David Groenteman , born in 1923 in Amsterdam ended up as an eighteen-year-old Jewish boy In Auschwitz, where he had to carry away corpses, bury them and scoop coal for twelve hours in the bitter cold. After the war he fled from those painful memories.
After the Germans invaded, David joined the resistance. However he and his friends were betrayed. He was sentenced to death. Miraculously he survived. It wasn’t until after the war that he found out that his sentence had been commuted to 15 years in prison. “One of the boys’ fathers, a wealthy businessman, had bribed a German general.” While he was not murdered, he went through various camps he ended up in Auschwitz. He was lucky to have a strong body from years of ice hockey, football and skating. Twelve hours a day he had to scoop coal. If you stopped, they shot you.
Of all the concentration and extermination camps, most people were murdered in Auschwitz. Of the 140,000 Jews who lived in the Netherlands in 1940, 102,000 did not survive the war.
Australia was furthest away from the misery he had endure all those years ago, the concentration camp he was in was liberated and after a long journey he returned to Amsterdam, the city where he was happy before the war. He arrived with a bald head, weighed only 36 kilos and had a bag full of traumas.
In Australia he built a new life. But he learned that the aftermath of the war not only had a major impact on him, but also on his sons.
He loved the pleasant temperature in Sydney, the relaxed atmosphere, the sports culture. The warm, sunny summers and mild winters. For more than seventy years he has lived with pleasure in Sydney. He currently lives in Queensland.
Ice hockey champion, chairman football
After WWII he became a defense player in the Eerste Divisie (First Division), the country’s top level amateur ice hockey league. In March 1950, he represented Netherlands in the World Championships in London.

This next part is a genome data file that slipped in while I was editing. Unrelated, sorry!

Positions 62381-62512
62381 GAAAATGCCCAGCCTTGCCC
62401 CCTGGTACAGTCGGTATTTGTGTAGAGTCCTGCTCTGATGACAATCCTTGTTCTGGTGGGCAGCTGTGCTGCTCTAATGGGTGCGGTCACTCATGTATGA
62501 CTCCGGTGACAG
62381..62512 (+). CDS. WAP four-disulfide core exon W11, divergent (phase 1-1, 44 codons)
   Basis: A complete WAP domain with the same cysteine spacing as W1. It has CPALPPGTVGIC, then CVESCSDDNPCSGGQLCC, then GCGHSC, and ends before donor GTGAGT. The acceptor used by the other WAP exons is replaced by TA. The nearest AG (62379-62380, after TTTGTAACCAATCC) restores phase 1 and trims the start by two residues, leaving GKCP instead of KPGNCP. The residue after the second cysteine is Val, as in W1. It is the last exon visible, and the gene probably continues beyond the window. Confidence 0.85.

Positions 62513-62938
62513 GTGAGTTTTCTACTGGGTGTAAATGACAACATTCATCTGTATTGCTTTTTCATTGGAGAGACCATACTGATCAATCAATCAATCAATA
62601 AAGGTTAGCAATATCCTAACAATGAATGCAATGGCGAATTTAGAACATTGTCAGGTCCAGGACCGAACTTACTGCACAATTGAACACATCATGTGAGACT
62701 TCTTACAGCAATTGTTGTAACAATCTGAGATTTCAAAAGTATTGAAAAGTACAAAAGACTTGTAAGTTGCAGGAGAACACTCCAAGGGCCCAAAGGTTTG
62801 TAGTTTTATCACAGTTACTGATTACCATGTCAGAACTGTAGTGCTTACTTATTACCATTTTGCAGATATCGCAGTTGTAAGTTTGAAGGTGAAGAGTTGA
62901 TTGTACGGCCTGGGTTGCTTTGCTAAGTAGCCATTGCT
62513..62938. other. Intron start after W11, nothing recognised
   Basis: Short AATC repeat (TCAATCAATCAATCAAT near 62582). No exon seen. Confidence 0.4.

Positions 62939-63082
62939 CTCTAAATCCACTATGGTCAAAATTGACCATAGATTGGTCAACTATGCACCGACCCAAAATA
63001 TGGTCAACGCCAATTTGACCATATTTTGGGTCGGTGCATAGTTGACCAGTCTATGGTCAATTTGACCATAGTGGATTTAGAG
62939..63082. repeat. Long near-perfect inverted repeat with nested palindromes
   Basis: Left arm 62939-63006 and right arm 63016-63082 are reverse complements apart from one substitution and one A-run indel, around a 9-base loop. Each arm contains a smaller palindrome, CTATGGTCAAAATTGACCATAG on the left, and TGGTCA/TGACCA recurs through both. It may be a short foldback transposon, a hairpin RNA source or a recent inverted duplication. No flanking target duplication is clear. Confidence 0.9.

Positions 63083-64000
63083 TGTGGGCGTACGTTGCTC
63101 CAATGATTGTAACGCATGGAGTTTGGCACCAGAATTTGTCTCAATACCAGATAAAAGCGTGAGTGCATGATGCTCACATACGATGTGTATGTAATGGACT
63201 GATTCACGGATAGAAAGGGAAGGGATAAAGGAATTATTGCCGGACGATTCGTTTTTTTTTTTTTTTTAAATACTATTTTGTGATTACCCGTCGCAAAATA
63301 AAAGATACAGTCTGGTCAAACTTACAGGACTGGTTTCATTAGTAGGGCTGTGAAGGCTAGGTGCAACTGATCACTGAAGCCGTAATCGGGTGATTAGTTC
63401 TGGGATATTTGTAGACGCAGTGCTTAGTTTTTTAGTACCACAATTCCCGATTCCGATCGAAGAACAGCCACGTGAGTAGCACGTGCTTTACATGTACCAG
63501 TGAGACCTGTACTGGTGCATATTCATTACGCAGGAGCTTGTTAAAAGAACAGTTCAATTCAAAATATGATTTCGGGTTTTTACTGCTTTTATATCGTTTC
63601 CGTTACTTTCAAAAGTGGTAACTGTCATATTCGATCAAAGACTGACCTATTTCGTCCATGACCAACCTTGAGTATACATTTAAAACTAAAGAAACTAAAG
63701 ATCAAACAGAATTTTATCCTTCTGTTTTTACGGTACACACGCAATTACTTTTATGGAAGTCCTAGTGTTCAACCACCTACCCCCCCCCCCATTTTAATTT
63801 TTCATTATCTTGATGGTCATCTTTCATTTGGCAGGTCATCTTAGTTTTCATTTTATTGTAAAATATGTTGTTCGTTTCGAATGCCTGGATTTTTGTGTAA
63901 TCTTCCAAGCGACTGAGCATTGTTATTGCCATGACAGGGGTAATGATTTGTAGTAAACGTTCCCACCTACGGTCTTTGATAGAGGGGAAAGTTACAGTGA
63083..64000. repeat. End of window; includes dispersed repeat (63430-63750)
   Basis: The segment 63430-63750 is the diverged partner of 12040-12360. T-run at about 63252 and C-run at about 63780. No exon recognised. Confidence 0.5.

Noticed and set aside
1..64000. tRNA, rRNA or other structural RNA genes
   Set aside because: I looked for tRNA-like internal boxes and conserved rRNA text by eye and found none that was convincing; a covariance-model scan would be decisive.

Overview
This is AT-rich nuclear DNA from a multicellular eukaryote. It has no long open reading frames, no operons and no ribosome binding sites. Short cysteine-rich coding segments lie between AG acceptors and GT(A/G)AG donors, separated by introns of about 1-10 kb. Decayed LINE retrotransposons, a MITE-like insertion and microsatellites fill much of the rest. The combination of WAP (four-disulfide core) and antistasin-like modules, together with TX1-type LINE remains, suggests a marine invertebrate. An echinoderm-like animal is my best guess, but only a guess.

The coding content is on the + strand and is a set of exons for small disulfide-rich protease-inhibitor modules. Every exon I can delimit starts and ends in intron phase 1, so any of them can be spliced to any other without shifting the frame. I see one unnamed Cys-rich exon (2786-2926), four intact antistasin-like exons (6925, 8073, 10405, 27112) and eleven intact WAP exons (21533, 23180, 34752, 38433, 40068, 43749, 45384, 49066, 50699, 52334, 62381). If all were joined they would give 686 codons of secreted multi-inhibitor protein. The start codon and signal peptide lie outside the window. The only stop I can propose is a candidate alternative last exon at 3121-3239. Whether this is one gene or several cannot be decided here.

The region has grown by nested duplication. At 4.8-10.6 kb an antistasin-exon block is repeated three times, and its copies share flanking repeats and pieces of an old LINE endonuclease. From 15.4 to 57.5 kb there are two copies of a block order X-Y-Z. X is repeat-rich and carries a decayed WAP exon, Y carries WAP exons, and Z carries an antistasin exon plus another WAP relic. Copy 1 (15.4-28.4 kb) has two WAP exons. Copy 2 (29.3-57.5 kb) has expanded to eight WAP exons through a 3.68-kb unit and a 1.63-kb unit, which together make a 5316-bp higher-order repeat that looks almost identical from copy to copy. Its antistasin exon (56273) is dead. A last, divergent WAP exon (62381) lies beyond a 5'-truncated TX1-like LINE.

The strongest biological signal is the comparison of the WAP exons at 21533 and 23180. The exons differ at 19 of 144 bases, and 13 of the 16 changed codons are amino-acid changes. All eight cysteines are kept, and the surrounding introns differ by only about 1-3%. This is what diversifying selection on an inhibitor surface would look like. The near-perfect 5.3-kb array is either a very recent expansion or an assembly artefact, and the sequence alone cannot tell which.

After he immigrated to Sydney Australia he played local club hockey for St George Dragons in the New South Wales Senior A-grade league.
His first state line-up was coached by Percy Wendt and included Ukrainian, Emil Butchasky, who was to figure prominently in the Dutchman’s hockey future. They became foundation captain and coach of the Bombers IHC that year. He was 29 years-old in 1952 when the Waringha Bombers won the state championship in their inaugural year — the first of six from their next seven seasons. He captained the team in 1953 and 1960.
A president of the NSW ice hockey association, he was also involved with the national association. He built the first rink at Newcastle, the rinks at Narrabeen and Blacktown and the ice surface of the rink at Thebarton in Adelaide. His sons Ron, Elliott and David also played hockey. Elliott won Goodall Cups in 1983, 1988 and 1989. David played for the AIHL Sydney Ice Dogs. Ron Mann (notice the name change) became a captain and coach of the Bombers, playing coach of the first Newcastle North Stars in 1980, founder of the NSWSL Macquarie Bears and a two-time Goodall Cup champion representing New South Wales in 1970 and 1985. Ron played for Australia in 1979.
The following article appeared in the Northern Beaches Living of 9 November 2019
Since the closure of the Warringah Ice Skating Centre in the late 1990’s the site has evolved into a large apartment and commercial complex, but once upon a time the highly popular Narrabeen Ice Rink sat on the corner of Lagoon and Wellington Streets, next to Narrabeen Woolworths where it served as a local icon for over 35 years.
The rink was constructed on the site of an old aircraft hangar in the 1970’s by Dutch native Dick Groenteman, who also built Ice rinks in Newcastle and Blacktown. The arch-trussed building was also home to the Warringah Bombers Ice Hockey team, at times attracting crowds of over one thousand spectators.
Most locals would fondly remember skating with friends on weekends and in school holidays, and watching in awe as professional figure skaters, both young and old, trained alongside. There was a kiosk onsite serving awesome hot chips and lollies, and everyone would of course wake up with super sore leg muscles and maybe a few blisters the following day.
Flying Dutchman Restaurant and Dutch Club Sydney
In 1957 Groenteman took over the Cuba Restaurant in Rushcutters Bay. He might have changed the name to Flying Dutchman by the time he had moved the restaurant to the City. It looks like the restaurant went into bankruptcy in 1962. During that period he also did run the Dutch Club Sydney in his restaurant. There is a separate article on: Flying Dutchman Restaurant and Dutch Club Sydney.
Dick was also involved in many other activities in the Dutch community.